“Less more heritage,” says Ruth

The Isle of Man Facebook group. It’s like the Cape Agulhas Whatsapp group, but blue instead of green.

It’s populated largely by older people who can get confused by the internet from time to time.
Like Ruth:

“Less more heritage,” cries Ruth.

“For responsibility for tourism it’s cruel,” she adds, sagely. Because it is cruel.

“Wake up call we need heritage.”

Indeed. We need less more heritage. I think that’s already been raised in your comment.

Aside from the amusement at the car crash of the above outburst, I particularly enjoyed the fact that two people liked the post.

They must have understood more than I did. Like, any of it.

Musical Marie

It’s all going off on the Isle of Man. Or at least it was just 70 years ago, back in 1953:

For the record, MM started her attempt on the same day that the Korean War ended. But that’s nowhere near as impressive as playing the piano for 158 hours.

The amazing thing is – supported by spiritualists, brandy, seven hundred cigarettes, sixteen thousand visitors (at a shilling a head, nogal!) and seven gallons of tea – she succeeded!

Musical Marie continued to play marathon piano recitals in England, the Isle of Man, Wales and Ireland until 1960.

The ‘trainer’ seems there only to rub her wrists, slap her face and collect the cold, hard cash that just keeps rolling in. Tough job.

As for the ubiquitous mentions of her weight in every article, well, clearly 17 stone – it’s just under 108kg – was a thing back then. Sadly, these days I don’t think 108kg is that unusual for a Manchester housewife. Nor the 100 fags a day.

Remember back then?

It’s been a whirlwind of school stuff, dodgeball, trips around SA and general life over the last month and a half. But we shouldn’t forget that we were here:

…far from the hustle and bustle of everything just six weeks ago.

This is the Lady Isabella, The Laxey Wheel:

the largest surviving original working waterwheel in the world.

Built in 1854, 22.1m diameter, 3rpm.

You don’t really get much of an idea of scale until you look closely at the man in blue at about 5 o’clock.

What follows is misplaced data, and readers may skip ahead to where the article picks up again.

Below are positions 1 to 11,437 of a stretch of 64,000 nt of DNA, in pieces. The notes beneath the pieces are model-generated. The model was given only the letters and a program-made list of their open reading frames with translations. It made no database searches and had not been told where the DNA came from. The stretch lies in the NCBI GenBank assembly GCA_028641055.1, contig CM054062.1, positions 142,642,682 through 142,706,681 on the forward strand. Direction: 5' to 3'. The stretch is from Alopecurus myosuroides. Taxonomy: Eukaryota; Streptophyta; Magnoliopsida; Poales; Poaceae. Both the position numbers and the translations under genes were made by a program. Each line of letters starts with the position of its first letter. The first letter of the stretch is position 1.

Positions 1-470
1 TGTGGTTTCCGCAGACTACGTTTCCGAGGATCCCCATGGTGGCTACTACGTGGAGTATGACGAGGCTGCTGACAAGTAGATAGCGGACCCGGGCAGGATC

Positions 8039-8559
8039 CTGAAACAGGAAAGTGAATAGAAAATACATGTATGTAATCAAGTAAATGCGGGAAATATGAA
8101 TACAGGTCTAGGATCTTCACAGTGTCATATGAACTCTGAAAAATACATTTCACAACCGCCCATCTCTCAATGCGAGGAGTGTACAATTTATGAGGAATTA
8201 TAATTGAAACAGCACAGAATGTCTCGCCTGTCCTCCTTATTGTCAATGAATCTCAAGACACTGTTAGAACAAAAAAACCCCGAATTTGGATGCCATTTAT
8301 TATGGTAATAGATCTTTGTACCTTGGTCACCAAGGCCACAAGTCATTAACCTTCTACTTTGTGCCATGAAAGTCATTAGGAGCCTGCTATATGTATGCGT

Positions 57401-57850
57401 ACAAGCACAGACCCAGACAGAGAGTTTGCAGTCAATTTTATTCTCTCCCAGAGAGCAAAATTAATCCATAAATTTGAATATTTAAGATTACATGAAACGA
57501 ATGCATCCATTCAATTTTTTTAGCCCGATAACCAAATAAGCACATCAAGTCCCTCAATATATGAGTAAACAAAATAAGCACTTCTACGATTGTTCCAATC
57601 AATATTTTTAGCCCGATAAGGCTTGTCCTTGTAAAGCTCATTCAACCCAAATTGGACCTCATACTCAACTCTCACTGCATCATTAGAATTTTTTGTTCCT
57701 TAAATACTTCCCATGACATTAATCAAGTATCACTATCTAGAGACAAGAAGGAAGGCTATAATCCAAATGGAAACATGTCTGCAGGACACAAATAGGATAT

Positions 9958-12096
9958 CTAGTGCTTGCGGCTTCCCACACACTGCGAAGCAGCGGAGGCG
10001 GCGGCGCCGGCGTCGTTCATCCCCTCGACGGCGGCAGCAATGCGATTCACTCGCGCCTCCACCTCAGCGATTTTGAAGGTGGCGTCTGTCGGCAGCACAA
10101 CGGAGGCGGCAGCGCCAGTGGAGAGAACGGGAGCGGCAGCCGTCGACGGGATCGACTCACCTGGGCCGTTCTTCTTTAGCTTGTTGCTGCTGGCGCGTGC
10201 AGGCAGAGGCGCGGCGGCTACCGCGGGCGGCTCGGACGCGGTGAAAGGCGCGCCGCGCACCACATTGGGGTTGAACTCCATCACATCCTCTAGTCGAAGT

I still have to go through a lot of photos from Ireland and the Isle of Man.
And Kruger.
And now Gqeherba.
And I still have to tidy up my Flickr.

But it’s been a whirlwind of school stuff, dodgeball, trips around SA and general life over the last month and a half.

I’ll get there.


I mentioned here that Sigur Rós had provided the soundtrack to the trip up North. Their new album, full of dramatic, orchestral soundscapes, was perfect for the moody mountains of Western Ireland, for the sunshine on the Manx hills against the dark, thundery clouds, and as an antidote to the frankly ridiculously busy London streets.

And the latest release, Andrá, is among my favourite tracks on there. But this is more than just a music post, and that is more than a music video.

“I wished to show how Sigur Rós is the soundtrack of our lives through happiness, pain, hope, grief, and love. The short documentary, Andrá, celebrates the way in which Sigur Rós captures and channels the humanity that unites us all.” —Katya Gimro

Brilliantly, the official video is a mini-documentary of the song fitting into people’s live, by tapping into and reflecting whatever emotions they may currently be feeling. I know that you don’t have 10 minutes to spare, but if you do, use them here. And if you only have 5, then start here and just watch.

And there is so much joy and sadness in this one song, you can absolutely see how it can – like a wily mind-reader – find the right answers no matter the subject. The people above are hearing the song for the first time, and their differing reactions are amazing.

Incredible song, incredible video. Incredible holiday.

This was England (and the IOM)

A lovely little collection of images in The Guardian late last week, promoting an exhibition which includes the work of documentary photographer Chris Killip.

This one is a fog-(on the Tyne)-gy Wallsend, dated on the site as being taken in 1976. But the Tyne Pride – one of the huge ships being built at the Swan Hunter shipyard which was the be-all and end-all for all the families living in that area at that time – was actually launched in late 1975, so I think that might be incorrect. They built BIG SHIPS there back then. Here’s a better view of just how big:

Mark I Raleigh Chopper FTW!

I know Chris Killip’s work from his time on the Isle of Man, mostly documenting Manx farming life in the early 1970s. Not a lot had changed in the previous 100-odd years for many of those communities at that time, and not a lot changed in the 15 or 20 years after that either, so I recognise quite a few of the places and scenes (and maybe even one or two of the people?) from my time over there as a kid.

There are plenty of those images on the Manx Museum ‘iMuseum’ site here.